Very Interesting, worth a look…
One of the clearest regional differences in the U.S. can found by tracking the words people use to refer to soft drinks, which is in fact the map you saw at the top of this story. Pop or soda, or even Coke, these small linguistic differences are not as small as we might think. While “soda” commands the Northeast and West Coast (green) and “pop” is in between (black), “Coke” reigns in the south (turquoise). These small distinctions can often act as touchstones for larger cultural differences.
Read more. [Image: Samuel Arbesman]
By tapping into the last.fm API, these Irish researchers modeled the geographic flow of musical influence. They were able to identify where certain tastes frequently originated, and draw a hierarchy of influential cities (like the chart shown above for North America).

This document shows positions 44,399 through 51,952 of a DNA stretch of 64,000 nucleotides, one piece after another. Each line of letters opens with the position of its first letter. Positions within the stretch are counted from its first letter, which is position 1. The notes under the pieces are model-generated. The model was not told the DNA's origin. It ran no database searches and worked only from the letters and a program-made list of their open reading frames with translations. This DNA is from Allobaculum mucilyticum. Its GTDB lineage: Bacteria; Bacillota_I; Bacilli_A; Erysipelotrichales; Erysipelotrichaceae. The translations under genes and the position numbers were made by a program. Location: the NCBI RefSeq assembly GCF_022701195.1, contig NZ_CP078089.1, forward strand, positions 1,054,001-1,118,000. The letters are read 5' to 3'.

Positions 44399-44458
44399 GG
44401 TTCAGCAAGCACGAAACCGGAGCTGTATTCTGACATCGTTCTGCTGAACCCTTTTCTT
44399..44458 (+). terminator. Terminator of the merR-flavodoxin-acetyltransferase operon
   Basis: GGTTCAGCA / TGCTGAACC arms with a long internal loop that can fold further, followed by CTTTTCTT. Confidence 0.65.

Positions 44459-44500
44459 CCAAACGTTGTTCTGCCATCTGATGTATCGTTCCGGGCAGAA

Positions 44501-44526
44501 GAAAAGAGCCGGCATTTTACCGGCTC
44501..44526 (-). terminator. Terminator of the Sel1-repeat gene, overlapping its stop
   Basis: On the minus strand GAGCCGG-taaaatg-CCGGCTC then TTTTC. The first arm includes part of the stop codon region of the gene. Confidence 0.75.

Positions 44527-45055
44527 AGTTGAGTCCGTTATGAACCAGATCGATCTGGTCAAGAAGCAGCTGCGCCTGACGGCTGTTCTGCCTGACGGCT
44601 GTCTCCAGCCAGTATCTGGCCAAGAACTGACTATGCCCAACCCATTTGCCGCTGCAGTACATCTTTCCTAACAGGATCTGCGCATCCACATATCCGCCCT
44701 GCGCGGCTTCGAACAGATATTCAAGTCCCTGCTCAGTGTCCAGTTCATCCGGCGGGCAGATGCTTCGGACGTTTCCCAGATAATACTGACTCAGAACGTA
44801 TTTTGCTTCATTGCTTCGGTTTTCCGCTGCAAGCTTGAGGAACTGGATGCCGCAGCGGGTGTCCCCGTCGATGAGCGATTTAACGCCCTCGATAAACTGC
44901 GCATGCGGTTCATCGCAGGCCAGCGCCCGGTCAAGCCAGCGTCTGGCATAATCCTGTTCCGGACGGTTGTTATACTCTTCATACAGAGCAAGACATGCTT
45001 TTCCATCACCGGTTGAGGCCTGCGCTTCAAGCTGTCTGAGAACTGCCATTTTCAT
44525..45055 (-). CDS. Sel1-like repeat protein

Surprisingly, the size of a city doesn’t associate very strongly with how influential it is. That means that despite its enormous size, NYC isn’t that much more influential than Portland or Austin. There are prevailing theories that large cities are the drivers of cultural invention, but this seems to show (for music, at least) that a connected online world is leveling that playing field.
Also, they have a graph displaying “Normalized Radiohead vs. Normalized Coldplay”, which has to go down as one of the best figures in a research paper, ever.
New US Soccer Jersey- A little “where’s waldo” but I think it is pretty cool, I’d buy one and wear it.
I do not mind that you are a girl, but the main thing is that you yourself do not mind. There is no reason for it.
Albert Einstein’s advice to a little girl who wants to be a scientist, in a 1946 letter.
(via Brain Pickings)
NPR’s web series Tiny Desk Kitchen investigates what chemicals like disodium inosinate are doing in kids’ food. While some ingredients add vitamins, protein, and minerals, others are raising red flags with parents.